Thursday, December 14, 2017

Today by Sean Kelly

Bennelong may prove a damp squib, but 2018 will fire things up again


There’s been a lot of speculation in recent days that the frenzy of efforts in Bennelong indicates that the contest remains incredibly tight.

I’ve got no argument with that, partly because it’s pretty clear that it is incredibly tight. Newspoll this week had the race at 50–50. A new ReachTEL poll today had it at 53–47 to the government, which at this point is fair reason for nerves from either side. Both parties appear to be briefing journalists that although the Liberal Party is ahead its lead remains narrow.

But there’s another reason for the frenzy, which is that neither side is precisely sure what a win would actually look like.

It was just over a month ago that John Alexander resigned, and at that point some party polling [$] had the government facing a 3% swing against it, holding the seat 56–44.

Then Labor did its big reveal, announcing that it would force the voters of Bennelong to choose between a former TV star/tennis star and a former TV star/premier. Almost immediately afterwards, Galaxy had the race at 50–50, while ReachTEL had it at 53–47 – exactly where it is today (though Labor has since gained 1.2 in primary votes from the Liberal Party).

The outcome of all this is that the political classes are widely expecting a Liberal victory broadly in line with the ReachTEL polls. And in the odd way of elections, this has therefore become a bit of an anchor. If the result comes in within cooee of 53–47, it probably won’t be seen as much of a verdict on anything.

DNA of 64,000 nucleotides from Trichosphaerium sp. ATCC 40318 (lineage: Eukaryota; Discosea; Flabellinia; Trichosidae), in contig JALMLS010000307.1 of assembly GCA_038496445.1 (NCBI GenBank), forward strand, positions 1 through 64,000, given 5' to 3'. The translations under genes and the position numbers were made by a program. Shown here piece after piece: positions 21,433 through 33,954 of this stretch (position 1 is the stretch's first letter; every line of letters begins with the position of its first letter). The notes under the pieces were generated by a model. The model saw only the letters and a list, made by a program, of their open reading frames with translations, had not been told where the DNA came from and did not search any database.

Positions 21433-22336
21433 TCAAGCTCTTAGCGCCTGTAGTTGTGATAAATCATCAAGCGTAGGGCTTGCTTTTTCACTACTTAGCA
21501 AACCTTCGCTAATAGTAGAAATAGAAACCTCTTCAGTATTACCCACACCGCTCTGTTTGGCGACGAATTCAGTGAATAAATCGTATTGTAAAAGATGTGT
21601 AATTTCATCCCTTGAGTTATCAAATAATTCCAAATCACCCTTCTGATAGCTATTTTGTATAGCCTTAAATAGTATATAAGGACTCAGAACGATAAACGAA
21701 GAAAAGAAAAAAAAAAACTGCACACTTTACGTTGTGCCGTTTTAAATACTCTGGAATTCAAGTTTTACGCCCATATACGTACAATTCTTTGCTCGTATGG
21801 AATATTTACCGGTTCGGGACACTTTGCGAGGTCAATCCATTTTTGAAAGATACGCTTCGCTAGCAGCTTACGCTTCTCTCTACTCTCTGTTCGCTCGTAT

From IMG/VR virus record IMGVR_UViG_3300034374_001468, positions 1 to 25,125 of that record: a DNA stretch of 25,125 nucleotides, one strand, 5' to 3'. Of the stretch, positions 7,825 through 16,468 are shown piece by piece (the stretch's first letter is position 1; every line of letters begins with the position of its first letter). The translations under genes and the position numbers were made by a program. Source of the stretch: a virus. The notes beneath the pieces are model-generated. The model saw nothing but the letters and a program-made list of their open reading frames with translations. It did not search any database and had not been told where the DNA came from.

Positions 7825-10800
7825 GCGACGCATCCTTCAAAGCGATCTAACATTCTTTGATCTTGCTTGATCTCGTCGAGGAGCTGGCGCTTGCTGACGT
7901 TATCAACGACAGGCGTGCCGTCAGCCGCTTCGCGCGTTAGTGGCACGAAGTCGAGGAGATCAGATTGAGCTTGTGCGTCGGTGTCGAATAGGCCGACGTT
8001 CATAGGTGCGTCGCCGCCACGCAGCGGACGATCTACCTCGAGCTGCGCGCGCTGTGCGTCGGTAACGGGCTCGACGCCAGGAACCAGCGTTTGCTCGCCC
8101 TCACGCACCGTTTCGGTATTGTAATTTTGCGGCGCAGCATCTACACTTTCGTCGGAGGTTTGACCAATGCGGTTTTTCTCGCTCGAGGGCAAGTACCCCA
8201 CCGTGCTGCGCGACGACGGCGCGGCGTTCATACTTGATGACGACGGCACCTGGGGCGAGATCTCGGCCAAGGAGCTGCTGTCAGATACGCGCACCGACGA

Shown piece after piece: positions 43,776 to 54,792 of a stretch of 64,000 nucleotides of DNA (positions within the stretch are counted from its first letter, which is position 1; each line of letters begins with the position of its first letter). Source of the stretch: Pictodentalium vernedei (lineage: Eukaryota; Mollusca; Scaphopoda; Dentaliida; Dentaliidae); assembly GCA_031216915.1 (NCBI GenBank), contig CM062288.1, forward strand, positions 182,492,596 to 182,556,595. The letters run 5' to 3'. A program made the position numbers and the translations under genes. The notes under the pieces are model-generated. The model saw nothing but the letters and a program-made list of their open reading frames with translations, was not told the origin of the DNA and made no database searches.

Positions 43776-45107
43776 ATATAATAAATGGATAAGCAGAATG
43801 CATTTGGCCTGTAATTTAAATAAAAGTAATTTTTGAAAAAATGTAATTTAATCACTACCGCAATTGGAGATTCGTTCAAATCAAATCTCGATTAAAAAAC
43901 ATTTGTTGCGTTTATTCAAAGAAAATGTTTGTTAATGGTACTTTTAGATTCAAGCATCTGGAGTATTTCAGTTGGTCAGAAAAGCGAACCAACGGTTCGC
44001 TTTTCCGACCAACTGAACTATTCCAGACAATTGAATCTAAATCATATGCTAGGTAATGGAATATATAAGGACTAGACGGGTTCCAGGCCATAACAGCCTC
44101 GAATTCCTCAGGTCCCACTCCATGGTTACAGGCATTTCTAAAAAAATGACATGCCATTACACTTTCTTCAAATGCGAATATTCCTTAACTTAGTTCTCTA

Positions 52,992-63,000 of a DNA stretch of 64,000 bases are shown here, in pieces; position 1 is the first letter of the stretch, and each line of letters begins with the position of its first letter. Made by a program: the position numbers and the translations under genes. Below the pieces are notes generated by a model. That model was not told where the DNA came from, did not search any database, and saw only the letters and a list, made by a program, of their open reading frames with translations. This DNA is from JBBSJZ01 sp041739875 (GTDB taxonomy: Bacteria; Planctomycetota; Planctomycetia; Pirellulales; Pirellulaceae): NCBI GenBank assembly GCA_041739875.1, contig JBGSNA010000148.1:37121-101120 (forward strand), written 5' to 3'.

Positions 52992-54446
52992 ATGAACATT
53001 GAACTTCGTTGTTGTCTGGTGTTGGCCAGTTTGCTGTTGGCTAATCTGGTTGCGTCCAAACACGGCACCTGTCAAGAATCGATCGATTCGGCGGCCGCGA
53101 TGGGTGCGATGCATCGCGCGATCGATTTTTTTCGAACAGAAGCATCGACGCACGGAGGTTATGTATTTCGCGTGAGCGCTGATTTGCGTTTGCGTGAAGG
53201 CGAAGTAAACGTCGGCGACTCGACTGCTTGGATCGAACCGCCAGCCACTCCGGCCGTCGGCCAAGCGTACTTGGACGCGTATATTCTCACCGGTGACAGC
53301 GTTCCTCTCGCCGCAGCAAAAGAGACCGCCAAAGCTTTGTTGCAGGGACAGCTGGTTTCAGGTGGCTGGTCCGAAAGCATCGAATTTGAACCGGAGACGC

But because both leaders have had torrid times of late, and because the polling has jumped around so much, that’s not a certainty. Neither Malcolm Turnbull nor Bill Shorten can guarantee that a particular result won’t be turned against them by MPs dissatisfied with their leadership styles. Both men are therefore after every vote.

Should the final tally be treated as some indication of national sentiment, though? It’s very hard to say. You can mount a case that a 6% or 7% swing against an incumbent who has been forced to resign should be a big deal. (Received wisdom says this does not usually result in a swing against.) Labor will no doubt point out that Malcolm Turnbull was very keen to crow about the swing his way in New England, so why shouldn’t he have to explain a swing the other way?

In reality, nobody knows what a by-election means. At any time, they are strange beasts. In this one, Kristina Keneally’s charisma and fame changed the contest, and that won’t happen in a national vote. For much of the campaign period Turnbull’s leadership was being questioned. Then, near the end, Shorten endured a bad time. The Dastyari effect remains unclear. Also, is this a vote on what’s best for Bennelong, or a vote on who should be prime minister?

For these reasons, I suspect that anything outside a genuinely dramatic result will be forgotten very quickly. A “genuinely dramatic result” would mean a real scare for the prime minister – think a long night of uncertainty – or a result very similar to the last election, showing that all of Turnbull’s woes have yielded nothing real to Labor.